They know they have a massive undertaking ahead of them to find Snoopy.

    “The key problem which we are taking on is a lack of solid orbital data since 1969,” Howes told Universe Today. “We’ve enlisted the help of the Space Exploration Engineering Corp who have calculated orbits for Apollo 10 and working closely with people who were on the Apollo mission team in the era will help us identify search coordinate regions.”

    “We’re expecting a search arc anywhere up to 135 million kilometres in size which is a huge amount of space to look at, ” Howes continued. “We’re aware of the scale and magnitude of this challenge but to have the twin Faulkes scopes assist the hunt, along with schools, plus the fact that we’ll doubtless turn up many new finds such as comets and asteroids makes this a great science project too. We’re also encouraging anyone to have a go as we’ll be posting the coordinates on to the Faulkes Telescope website starting in a few days”

    While the challenge ahead of Howes and the team is enormous, and the chances of the team finding Snoopy are very small, the team are enthusing thousands of people with their own “Apollo Mission” – the mission to find the missing Apollo Lunar module.

    Credit: Faulkes Telescope

    Back to School Inspiration: Be That Light

    Are you an educator, heading back to another year of teaching and need a little inspiration? — or do you know a teacher that is back in the classroom after summer break? Then this awesome little video is for you. It’s the latest from “Symphony of Science” and it features our friend Dr. Jeff Goldstein and a speech he made at the National Science Teachers Association Conference this year, “Science – It’s Not a Book of Knowledge … It’s a Journey.” Dr. Jeff is a science educator and planetary scientist and is the Director of National Center for Earth and Space Science Education. He is passionate about teaching and is admittedly “emotional about science,” as we all should be.

    Here’s why he helped make this video: “Right now, in this very moment, we wanted to poetically and passionately reaffirm to teachers why they went into teaching, and for the millions of teachers across America, recognize their selfless and noble dedication to lighting the way. This is a heartfelt thank you to teachers for their unwavering dedication to the next generation.”

    If you need more inspiration, see Dr. Jeff’s Blog on the Universe

    New Opportunity for Students to Reach for the Stars and Send an Experiment to the Space Station

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    A new opportunity is available for students and teachers to be part of history and fly the very first Student Spaceflight Experiments Program (SSEP) mission to the International Space Station. This program is open to students from any country that is part of the ISS partnership, in grades 5-12 as well as colleges and universities.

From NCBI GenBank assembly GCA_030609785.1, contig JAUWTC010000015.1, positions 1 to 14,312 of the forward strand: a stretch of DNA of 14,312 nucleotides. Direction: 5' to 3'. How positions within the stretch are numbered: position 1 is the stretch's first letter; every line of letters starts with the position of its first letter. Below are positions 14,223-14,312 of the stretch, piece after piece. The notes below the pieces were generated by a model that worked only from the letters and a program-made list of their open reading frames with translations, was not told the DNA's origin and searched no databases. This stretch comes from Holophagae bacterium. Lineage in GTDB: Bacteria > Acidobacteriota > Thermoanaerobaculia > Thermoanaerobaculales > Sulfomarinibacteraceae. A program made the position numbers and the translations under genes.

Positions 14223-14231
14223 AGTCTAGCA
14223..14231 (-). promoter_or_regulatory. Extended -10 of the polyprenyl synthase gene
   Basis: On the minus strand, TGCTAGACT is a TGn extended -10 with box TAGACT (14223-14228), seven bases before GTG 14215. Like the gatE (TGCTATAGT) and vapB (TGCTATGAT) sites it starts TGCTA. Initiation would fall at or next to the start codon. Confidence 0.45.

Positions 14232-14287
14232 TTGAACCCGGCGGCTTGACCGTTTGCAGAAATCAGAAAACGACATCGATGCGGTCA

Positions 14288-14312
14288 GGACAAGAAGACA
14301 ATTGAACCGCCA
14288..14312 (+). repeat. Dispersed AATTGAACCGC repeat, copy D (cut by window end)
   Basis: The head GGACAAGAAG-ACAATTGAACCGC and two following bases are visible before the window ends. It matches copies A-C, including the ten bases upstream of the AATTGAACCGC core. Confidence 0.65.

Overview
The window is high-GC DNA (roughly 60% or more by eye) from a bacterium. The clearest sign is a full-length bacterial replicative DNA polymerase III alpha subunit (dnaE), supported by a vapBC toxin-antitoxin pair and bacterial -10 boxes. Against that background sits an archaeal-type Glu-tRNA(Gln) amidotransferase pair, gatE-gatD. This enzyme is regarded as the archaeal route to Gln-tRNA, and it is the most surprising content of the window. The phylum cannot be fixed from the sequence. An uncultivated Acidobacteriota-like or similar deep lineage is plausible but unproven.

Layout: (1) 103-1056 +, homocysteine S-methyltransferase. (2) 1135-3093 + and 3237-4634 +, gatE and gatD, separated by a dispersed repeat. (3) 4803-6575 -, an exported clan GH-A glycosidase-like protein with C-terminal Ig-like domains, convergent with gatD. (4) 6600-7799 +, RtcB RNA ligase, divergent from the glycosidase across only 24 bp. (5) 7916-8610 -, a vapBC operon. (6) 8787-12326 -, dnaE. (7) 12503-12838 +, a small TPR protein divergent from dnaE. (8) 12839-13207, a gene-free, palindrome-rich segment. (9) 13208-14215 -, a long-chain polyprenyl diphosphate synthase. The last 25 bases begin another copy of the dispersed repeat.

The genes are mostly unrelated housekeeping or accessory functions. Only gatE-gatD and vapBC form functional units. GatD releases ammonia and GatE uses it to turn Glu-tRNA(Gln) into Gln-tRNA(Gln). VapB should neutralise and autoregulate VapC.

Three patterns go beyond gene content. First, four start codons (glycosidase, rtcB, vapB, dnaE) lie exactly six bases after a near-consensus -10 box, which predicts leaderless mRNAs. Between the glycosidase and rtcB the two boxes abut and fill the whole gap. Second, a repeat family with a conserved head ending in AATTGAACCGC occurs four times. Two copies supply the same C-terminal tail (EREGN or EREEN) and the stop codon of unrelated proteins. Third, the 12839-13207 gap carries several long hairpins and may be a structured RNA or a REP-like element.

This opportunity offers real research done on orbit, with students designing and proposing the experiments to fly to the space station.

    “Science is not something that can only be carried out by an elite community of researchers,” Dr. Jeff Goldstein, the Director for the National Center for Earth and Space Science Education told Universe Today. “It’s really just organized curiosity, and can be undertaken by anyone. So to inspire our next generation of scientists and engineers, we thought we’d give students an opportunity to do real scientific research on America’s newest National Laboratory – the International Space Station.”

    SSEP is a program that launched in June 2010 by the National Center for Earth and Space Science Education in partnership with NanoRacks, LLC, a company that is working with NASA under a Space Act Agreement as part of the utilization of the International Space Station as a National Laboratory.

    Two previous SSEP missions flew on the final shuttle flights, but this is the first to be part of the ISS science program.

    NanoRacks hopes to stimulate space station research by providing a very low-cost 1 kilogram platform and other hardware that puts micro-gravity projects within the reach of universities and small companies, as well as elementary and secondary schools through SSEP. So, this is actually a commercial space program and not a NASA program.

    On the previous SSEP missions with the space shuttles, 1,027 student team proposals were submitted with 27 experiments selected to fly, representing the 27 communities.